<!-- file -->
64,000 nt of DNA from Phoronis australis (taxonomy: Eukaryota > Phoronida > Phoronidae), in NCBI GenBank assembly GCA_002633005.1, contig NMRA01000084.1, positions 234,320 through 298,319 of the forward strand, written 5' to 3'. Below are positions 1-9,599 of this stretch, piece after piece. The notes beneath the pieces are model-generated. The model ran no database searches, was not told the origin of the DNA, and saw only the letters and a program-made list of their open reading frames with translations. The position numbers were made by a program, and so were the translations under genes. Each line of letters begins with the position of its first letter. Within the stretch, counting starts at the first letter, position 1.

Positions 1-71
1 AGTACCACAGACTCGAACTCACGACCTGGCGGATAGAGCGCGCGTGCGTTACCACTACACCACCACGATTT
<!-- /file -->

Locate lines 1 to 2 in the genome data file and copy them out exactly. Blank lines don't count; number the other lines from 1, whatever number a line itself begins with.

64,000 nt of DNA from Phoronis australis (taxonomy: Eukaryota > Phoronida > Phoronidae), in NCBI GenBank assembly GCA_002633005.1, contig NMRA01000084.1, positions 234,320 through 298,319 of the forward strand, written 5' to 3'. Below are positions 1-9,599 of this stretch, piece after piece. The notes beneath the pieces are model-generated. The model ran no database searches, was not told the origin of the DNA, and saw only the letters and a program-made list of their open reading frames with translations. The position numbers were made by a program, and so were the translations under genes. Each line of letters begins with the position of its first letter. Within the stretch, counting starts at the first letter, position 1.

Positions 1-71